How Pure Land Works

The goal espoused by all Buddhist schools is for the practitioner to achieve Buddhahood, i.e., to become an ‘Enlightened Being’. Thus, to practice Buddhism is to cultivate enlightenment, to attain Wisdom. Although there are many paths to reach this goal, they all involve severing greed, anger and delusion, thus perfecting the qualities of the Mind (paramitas). Traditionally, Buddhist sutras enumerate six or ten paramitas, but they may be reduced to three key paramitas: Discipline, Concentration, and Wisdom (the second, fifth and sixth paramitas, respectively).

Pure Land, symbolized by the Buddha Recitation Method, is a Mahayana approach that employs inter alia, the techniques of meditation-visualization (of Pure Land, Amitabha Buddha) and oral recitation of the Buddha’s name, to realize these paramitas. That is, when a practitioner is busy visualizing the Buddha or reciting the Buddha’s name, he cannot commit transgressions or violate Buddhist precepts.

Therefore, he has effectively fulfilled the paramitas of Discipline. Likewise, reciting the Buddha’s name with a complete focused Mind is nothing less than fulfilling the paramita of Concentration. Once Concentration is achieved, the practitioner’s Mind becomes empty and still, leading to the emergence of his innate Wisdom — the Wisdom of the Buddhas.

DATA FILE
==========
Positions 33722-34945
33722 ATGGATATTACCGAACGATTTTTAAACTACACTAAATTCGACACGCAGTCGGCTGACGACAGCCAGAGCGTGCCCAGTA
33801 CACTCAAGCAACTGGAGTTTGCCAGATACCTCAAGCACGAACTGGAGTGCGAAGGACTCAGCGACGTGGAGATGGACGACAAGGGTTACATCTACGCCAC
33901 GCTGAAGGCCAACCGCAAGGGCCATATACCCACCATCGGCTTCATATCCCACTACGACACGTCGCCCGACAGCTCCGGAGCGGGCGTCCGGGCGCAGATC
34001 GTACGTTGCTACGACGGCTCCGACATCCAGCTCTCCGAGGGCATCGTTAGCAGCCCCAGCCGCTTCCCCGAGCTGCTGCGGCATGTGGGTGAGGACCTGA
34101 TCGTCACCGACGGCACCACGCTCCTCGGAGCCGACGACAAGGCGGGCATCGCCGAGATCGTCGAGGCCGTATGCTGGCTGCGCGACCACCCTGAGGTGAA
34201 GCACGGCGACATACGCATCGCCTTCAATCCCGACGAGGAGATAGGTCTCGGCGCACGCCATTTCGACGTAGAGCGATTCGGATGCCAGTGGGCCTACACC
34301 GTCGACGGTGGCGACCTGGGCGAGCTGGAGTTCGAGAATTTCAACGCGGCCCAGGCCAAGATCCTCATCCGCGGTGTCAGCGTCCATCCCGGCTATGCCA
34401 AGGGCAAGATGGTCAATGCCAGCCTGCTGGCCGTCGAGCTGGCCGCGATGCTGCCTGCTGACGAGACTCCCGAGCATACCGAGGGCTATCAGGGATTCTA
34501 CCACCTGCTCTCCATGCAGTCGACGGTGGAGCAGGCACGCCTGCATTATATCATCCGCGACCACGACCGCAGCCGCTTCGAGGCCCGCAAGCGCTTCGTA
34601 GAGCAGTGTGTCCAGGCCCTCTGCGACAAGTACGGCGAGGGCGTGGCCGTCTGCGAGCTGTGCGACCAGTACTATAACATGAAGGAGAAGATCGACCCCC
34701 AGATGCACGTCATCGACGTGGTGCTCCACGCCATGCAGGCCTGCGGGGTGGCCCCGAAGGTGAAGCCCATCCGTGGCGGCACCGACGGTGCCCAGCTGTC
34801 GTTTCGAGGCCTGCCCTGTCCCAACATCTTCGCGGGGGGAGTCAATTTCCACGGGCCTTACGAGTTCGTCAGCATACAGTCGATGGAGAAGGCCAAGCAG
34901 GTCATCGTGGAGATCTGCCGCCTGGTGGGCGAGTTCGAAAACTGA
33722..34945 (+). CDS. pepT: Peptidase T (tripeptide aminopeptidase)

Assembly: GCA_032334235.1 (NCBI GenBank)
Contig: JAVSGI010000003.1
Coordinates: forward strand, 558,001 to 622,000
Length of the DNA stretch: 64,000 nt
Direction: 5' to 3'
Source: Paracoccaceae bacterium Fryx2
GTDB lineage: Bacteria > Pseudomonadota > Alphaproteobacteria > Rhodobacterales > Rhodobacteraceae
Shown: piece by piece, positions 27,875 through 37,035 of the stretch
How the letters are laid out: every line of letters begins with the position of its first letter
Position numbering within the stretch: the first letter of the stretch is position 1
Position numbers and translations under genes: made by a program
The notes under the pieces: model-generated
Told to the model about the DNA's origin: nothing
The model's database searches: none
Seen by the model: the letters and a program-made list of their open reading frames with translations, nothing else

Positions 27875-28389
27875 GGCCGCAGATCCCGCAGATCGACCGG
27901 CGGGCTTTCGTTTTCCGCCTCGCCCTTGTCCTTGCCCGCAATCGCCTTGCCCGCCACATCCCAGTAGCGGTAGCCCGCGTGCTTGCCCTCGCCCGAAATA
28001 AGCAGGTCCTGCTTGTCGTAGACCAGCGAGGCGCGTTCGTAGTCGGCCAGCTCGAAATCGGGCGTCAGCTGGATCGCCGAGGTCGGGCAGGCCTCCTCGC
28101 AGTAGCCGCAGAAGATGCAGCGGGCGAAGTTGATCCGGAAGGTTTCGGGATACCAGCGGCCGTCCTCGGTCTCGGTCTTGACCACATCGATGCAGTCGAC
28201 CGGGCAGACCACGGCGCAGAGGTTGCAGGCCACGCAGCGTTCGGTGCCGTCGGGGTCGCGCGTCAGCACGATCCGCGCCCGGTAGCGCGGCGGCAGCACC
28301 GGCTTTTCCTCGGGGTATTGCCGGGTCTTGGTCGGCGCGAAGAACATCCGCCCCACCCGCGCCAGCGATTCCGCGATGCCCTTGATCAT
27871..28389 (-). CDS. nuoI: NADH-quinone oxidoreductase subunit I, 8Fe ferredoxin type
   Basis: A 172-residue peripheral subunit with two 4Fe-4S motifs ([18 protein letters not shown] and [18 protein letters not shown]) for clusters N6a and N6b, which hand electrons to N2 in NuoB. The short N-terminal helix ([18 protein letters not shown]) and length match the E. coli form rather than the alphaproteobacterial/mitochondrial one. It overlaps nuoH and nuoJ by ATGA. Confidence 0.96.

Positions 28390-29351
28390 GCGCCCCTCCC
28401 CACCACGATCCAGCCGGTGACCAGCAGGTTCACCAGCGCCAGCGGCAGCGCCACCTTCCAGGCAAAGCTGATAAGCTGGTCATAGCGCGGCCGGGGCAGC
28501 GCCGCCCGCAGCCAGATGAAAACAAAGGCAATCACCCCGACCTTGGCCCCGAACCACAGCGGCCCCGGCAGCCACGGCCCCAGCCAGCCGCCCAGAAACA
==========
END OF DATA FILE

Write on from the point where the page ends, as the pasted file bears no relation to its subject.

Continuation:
Thus, a sincere Buddha Recitation practitioner, by dint of his own effort, effectively attains Buddhahood. According to Pure Land doctrine, however, most practitioners in this Degenerate Age find the “self-power”, self-help approach too difficult and arduous; therefore, in their Pure Land teachings, the Buddhas and Sages compassionately emphasized the additional element of “other-power”.

This involves reliance on Amitabha Buddha’s Vows, made countless eons ago, to welcome and escort all sentient beings to his Land of Ultimate Bliss – an ideal training ground, an ideal environment. To benefit from these Vows, the cultivator still needs to do his part – and the easiest practice is Buddha Recitation.

Some of our readers may be led to think that the sole object of Pure Land devotees is to be born in Amida’s Land of Bliss and Purity … But the fact is that the birth itself … is not the object, but to attain enlightenment in the country of Amida where conditions are such as to ensure a ready realization of the true Buddhist life … If we can say so, to be born in the Pure Land is the means to the end; for Buddhism in whatever form is a religion of enlightenment and emancipation.
D.T. Suzuki in The Eastern Buddhist, v. 3, no. 4.

Ultimately, when the practitioner recites to the point of pure, unmixed power, the totality of Mind is Buddha, the totality of Buddha is Mind, Mind and Buddha are as one. I am afraid that this principle and practice is not understood by everyone. It has always been my desire to proclaim them and to disseminate the Original Vows of Amitabha Buddha to rescue all sentient beings.
Patriarch Yin Kuang, 19th c.